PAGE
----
It’s not unusual to hear about the generosity of Arkansans.
According to the Winthrop Rockefeller Institute, in recent years Arkansas has ranked seventh among states in charitable giving despite having one of the highest poverty rates in the country.
This is an Opinion
Some of this is because Arkansas is home to some of the largest charitable giving foundations in the country and some of the world’s wealthiest people, chiefly the Walton family members.
So maybe we tend to take news of big donations for granted, which is why we want to take a moment and applaud a $10 million donation to Crystal Bridges Museum of American Art in Bentonville last week by Alice Walton.
Walton, the Walmart heir who founded and bankrolled the museum and its offshoot, The Momentary, earmarked the money to expand and diversify the museum’s internship program. That includes adding an administrator focused solely on the internship program, which is partnering with two private, historically Black colleges and universities — Spelman College in Atlanta and Fisk University in Nashville, Tennessee — to recruit interns from populations underrepresented in arts leadership.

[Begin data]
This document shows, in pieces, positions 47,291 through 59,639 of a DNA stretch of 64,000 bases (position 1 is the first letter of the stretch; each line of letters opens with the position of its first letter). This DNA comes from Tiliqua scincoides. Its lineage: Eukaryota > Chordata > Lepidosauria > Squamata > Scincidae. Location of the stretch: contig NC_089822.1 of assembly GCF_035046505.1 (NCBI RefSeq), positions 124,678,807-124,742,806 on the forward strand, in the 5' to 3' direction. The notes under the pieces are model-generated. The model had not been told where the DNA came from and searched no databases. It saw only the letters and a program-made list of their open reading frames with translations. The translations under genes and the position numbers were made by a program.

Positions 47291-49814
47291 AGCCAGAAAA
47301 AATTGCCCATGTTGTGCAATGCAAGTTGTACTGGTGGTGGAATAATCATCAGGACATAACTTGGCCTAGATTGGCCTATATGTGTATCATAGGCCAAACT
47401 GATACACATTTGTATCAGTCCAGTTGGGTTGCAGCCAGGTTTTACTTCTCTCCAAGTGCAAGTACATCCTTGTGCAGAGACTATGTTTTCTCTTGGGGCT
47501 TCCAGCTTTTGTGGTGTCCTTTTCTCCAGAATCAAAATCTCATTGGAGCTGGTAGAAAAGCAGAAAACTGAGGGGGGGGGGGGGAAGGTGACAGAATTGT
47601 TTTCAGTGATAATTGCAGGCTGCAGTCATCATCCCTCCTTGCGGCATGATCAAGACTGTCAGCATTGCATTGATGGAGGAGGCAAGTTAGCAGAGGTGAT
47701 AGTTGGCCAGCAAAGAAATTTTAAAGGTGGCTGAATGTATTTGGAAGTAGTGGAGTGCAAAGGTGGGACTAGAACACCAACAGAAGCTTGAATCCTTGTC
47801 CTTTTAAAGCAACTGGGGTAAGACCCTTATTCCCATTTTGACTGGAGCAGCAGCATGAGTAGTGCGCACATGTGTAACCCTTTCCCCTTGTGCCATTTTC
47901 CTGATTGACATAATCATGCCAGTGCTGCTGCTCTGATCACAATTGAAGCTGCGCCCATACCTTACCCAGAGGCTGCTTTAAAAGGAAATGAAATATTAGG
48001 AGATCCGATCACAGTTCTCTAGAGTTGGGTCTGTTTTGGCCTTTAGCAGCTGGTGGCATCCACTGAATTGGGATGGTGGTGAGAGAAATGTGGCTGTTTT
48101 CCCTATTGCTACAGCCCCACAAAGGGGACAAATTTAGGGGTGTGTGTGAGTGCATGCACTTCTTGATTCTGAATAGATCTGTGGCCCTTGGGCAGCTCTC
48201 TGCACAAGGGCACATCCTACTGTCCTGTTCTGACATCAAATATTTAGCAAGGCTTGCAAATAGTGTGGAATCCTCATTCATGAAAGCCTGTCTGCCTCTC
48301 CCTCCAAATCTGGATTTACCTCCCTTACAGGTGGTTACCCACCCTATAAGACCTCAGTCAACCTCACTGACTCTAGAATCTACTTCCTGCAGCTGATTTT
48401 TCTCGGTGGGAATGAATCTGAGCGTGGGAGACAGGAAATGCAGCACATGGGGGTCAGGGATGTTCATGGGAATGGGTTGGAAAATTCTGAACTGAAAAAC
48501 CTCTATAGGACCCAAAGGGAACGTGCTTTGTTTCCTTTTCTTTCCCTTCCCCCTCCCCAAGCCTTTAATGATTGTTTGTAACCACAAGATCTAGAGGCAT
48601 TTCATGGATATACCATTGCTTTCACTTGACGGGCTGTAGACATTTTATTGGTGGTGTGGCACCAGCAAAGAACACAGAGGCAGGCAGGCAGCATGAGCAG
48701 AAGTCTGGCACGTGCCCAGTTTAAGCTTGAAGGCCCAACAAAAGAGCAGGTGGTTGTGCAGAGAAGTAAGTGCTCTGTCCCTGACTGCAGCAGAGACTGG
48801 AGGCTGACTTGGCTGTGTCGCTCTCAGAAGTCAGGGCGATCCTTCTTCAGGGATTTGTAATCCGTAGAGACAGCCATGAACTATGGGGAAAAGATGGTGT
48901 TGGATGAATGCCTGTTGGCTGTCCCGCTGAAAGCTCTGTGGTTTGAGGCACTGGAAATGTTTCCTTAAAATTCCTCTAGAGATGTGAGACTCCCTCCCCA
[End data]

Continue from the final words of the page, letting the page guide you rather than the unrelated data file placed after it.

Walton said that while the museum has worked for years to hire and develop leaders from diverse backgrounds, “we recognize there is still work to do.”
“I believe it’s essential for museums to build an inclusive culture, and in order to do so it’s imperative to educate and develop future arts leaders,” she said.
Diversity, equity and inclusion initiatives are all over the business and nonprofit worlds these days and, like any other topic du jour, they can be serious, sincere efforts aimed at getting real results or another exercise in going through the motions.
Walton’s grant and the initiative it funds are worthy attempts to build a diverse workforce and train new leaders. We look forward to seeing the results.